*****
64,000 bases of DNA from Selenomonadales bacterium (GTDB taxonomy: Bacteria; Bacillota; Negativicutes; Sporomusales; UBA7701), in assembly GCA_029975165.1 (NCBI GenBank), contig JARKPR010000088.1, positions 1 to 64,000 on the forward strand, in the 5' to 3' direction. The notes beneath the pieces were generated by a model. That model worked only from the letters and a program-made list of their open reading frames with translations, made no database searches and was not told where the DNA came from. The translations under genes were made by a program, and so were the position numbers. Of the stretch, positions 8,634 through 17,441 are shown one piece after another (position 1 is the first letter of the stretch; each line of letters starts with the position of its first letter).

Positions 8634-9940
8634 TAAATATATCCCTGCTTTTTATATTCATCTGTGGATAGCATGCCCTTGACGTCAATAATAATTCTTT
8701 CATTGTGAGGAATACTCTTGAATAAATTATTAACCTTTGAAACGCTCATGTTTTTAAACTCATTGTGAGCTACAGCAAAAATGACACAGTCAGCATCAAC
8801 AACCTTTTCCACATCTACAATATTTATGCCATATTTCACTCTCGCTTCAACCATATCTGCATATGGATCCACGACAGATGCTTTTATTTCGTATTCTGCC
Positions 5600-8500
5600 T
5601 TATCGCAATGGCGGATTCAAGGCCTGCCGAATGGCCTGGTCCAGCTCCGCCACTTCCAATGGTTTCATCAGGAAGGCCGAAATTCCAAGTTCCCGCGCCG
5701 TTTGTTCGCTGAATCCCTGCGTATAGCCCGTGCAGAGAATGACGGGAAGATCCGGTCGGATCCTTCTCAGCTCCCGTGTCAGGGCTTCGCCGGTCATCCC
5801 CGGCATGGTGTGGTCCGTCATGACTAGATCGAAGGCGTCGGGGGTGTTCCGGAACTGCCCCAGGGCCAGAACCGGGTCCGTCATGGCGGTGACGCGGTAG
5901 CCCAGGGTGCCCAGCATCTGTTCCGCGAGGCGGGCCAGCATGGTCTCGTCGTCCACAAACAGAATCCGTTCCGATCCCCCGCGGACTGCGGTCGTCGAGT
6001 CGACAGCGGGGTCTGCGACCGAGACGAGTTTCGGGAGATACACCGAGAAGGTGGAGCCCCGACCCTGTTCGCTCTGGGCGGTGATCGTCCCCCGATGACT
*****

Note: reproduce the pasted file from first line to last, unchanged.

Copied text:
64,000 bases of DNA from Selenomonadales bacterium (GTDB taxonomy: Bacteria; Bacillota; Negativicutes; Sporomusales; UBA7701), in assembly GCA_029975165.1 (NCBI GenBank), contig JARKPR010000088.1, positions 1 to 64,000 on the forward strand, in the 5' to 3' direction. The notes beneath the pieces were generated by a model. That model worked only from the letters and a program-made list of their open reading frames with translations, made no database searches and was not told where the DNA came from. The translations under genes were made by a program, and so were the position numbers. Of the stretch, positions 8,634 through 17,441 are shown one piece after another (position 1 is the first letter of the stretch; each line of letters starts with the position of its first letter).

Positions 8634-9940
8634 TAAATATATCCCTGCTTTTTATATTCATCTGTGGATAGCATGCCCTTGACGTCAATAATAATTCTTT
8701 CATTGTGAGGAATACTCTTGAATAAATTATTAACCTTTGAAACGCTCATGTTTTTAAACTCATTGTGAGCTACAGCAAAAATGACACAGTCAGCATCAAC
8801 AACCTTTTCCACATCTACAATATTTATGCCATATTTCACTCTCGCTTCAACCATATCTGCATATGGATCCACGACAGATGCTTTTATTTCGTATTCTGCC
Positions 5600-8500
5600 T
5601 TATCGCAATGGCGGATTCAAGGCCTGCCGAATGGCCTGGTCCAGCTCCGCCACTTCCAATGGTTTCATCAGGAAGGCCGAAATTCCAAGTTCCCGCGCCG
5701 TTTGTTCGCTGAATCCCTGCGTATAGCCCGTGCAGAGAATGACGGGAAGATCCGGTCGGATCCTTCTCAGCTCCCGTGTCAGGGCTTCGCCGGTCATCCC
5801 CGGCATGGTGTGGTCCGTCATGACTAGATCGAAGGCGTCGGGGGTGTTCCGGAACTGCCCCAGGGCCAGAACCGGGTCCGTCATGGCGGTGACGCGGTAG
5901 CCCAGGGTGCCCAGCATCTGTTCCGCGAGGCGGGCCAGCATGGTCTCGTCGTCCACAAACAGAATCCGTTCCGATCCCCCGCGGACTGCGGTCGTCGAGT
6001 CGACAGCGGGGTCTGCGACCGAGACGAGTTTCGGGAGATACACCGAGAAGGTGGAGCCCCGACCCTGTTCGCTCTGGGCGGTGATCGTCCCCCGATGACT